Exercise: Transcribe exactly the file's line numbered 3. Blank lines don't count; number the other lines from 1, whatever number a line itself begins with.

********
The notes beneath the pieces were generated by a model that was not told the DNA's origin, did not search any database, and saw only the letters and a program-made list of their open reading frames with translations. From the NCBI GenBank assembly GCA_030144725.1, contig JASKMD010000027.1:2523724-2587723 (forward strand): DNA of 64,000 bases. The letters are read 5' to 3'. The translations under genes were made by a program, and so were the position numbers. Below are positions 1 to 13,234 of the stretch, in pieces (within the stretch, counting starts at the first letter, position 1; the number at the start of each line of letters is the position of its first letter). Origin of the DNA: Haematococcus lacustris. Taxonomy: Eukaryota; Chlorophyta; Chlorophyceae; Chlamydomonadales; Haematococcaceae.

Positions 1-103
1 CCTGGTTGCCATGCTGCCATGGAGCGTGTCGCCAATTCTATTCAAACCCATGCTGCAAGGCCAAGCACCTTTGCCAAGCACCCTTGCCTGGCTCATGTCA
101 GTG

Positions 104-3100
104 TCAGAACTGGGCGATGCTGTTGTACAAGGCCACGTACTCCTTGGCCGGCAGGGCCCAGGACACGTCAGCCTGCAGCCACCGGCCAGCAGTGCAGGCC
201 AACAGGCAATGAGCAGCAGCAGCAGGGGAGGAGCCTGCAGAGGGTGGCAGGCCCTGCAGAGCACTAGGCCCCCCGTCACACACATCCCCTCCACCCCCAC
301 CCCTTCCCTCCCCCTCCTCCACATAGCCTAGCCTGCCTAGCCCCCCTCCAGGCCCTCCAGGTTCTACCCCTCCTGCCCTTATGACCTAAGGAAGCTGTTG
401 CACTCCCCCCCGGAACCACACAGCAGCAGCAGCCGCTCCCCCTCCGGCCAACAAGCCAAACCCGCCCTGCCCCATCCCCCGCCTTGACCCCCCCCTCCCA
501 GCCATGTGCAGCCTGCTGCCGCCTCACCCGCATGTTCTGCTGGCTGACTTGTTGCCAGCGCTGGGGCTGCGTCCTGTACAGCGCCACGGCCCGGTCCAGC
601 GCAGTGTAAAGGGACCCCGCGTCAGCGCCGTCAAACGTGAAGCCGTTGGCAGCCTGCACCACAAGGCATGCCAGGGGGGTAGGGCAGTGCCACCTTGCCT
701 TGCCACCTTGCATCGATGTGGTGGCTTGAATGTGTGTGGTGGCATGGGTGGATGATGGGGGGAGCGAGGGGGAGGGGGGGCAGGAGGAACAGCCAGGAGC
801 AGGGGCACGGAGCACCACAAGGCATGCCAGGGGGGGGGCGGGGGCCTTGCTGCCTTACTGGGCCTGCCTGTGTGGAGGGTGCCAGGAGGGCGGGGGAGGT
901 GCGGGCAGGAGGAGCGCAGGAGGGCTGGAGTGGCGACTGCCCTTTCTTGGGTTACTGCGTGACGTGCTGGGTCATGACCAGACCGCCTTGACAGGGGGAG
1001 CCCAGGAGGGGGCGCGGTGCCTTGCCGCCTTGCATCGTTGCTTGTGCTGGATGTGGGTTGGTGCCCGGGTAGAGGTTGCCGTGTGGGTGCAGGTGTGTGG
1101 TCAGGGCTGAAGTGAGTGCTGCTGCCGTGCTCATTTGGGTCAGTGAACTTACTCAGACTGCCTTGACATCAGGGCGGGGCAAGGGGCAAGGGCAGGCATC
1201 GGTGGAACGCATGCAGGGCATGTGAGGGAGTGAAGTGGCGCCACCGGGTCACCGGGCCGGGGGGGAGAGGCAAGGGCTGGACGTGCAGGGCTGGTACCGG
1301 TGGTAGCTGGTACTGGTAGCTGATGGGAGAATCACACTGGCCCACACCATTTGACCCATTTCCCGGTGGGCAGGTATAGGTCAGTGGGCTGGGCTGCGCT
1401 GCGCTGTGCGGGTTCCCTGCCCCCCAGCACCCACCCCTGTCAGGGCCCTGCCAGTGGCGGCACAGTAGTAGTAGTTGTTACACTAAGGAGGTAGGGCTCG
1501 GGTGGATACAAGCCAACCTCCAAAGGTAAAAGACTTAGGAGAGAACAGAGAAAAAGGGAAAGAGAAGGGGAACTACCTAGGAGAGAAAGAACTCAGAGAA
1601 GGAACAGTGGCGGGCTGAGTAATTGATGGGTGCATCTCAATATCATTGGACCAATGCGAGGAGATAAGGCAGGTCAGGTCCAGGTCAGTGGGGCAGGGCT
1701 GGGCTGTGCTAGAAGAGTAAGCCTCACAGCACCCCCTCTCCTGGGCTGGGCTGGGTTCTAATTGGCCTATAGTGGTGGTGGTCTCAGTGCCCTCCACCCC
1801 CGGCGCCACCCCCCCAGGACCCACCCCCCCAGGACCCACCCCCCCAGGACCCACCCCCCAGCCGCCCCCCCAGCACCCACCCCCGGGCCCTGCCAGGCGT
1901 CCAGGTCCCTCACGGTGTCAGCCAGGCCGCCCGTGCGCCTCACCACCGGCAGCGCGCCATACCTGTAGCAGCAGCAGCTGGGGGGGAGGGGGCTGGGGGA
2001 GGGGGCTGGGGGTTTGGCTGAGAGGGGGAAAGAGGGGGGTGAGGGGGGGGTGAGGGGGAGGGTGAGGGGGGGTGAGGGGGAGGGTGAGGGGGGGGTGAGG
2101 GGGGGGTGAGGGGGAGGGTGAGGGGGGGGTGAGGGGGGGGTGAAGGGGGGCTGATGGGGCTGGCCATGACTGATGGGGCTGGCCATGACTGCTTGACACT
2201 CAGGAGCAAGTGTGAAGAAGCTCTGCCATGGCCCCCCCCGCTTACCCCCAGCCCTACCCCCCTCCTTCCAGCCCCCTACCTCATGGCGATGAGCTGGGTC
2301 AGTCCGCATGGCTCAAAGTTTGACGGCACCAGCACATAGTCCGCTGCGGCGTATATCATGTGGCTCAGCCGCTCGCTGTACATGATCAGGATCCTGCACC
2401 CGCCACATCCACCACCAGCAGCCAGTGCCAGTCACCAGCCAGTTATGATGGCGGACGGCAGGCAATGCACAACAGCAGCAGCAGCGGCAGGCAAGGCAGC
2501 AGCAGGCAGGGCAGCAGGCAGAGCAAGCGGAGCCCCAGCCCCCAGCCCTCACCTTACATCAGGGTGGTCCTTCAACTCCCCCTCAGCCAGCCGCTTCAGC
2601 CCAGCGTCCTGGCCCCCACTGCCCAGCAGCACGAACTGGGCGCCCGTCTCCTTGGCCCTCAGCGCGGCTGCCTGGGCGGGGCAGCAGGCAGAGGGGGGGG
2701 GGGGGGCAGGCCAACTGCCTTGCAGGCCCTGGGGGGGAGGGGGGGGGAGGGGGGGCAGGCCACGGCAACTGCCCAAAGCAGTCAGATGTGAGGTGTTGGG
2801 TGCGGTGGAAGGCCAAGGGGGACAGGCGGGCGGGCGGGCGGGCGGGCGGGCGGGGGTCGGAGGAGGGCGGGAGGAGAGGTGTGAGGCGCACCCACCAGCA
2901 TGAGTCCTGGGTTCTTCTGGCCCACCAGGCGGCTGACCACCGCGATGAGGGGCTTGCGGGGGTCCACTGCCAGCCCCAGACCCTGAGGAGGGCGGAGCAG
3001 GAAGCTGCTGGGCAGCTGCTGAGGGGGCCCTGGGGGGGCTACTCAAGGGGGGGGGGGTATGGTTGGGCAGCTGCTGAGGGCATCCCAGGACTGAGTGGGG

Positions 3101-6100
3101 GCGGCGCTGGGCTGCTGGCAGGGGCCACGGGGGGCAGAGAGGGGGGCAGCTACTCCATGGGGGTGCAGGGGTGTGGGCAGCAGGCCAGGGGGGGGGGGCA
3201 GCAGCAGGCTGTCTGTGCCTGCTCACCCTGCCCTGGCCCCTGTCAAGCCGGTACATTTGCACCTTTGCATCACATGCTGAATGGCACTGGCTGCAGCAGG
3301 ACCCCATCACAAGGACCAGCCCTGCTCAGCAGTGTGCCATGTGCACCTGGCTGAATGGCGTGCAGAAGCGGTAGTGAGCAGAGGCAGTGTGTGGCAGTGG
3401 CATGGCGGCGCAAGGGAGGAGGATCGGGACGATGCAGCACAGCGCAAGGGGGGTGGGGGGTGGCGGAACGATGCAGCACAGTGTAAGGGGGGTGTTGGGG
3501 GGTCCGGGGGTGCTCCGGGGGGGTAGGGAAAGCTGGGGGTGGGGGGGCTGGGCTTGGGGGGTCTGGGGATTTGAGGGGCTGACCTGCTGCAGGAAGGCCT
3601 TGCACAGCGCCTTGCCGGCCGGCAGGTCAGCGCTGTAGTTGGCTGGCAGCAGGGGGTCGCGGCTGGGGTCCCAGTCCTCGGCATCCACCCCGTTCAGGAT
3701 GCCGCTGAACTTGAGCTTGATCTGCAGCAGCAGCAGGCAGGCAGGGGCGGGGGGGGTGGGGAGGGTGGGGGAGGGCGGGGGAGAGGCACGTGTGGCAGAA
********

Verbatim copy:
1 CCTGGTTGCCATGCTGCCATGGAGCGTGTCGCCAATTCTATTCAAACCCATGCTGCAAGGCCAAGCACCTTTGCCAAGCACCCTTGCCTGGCTCATGTCA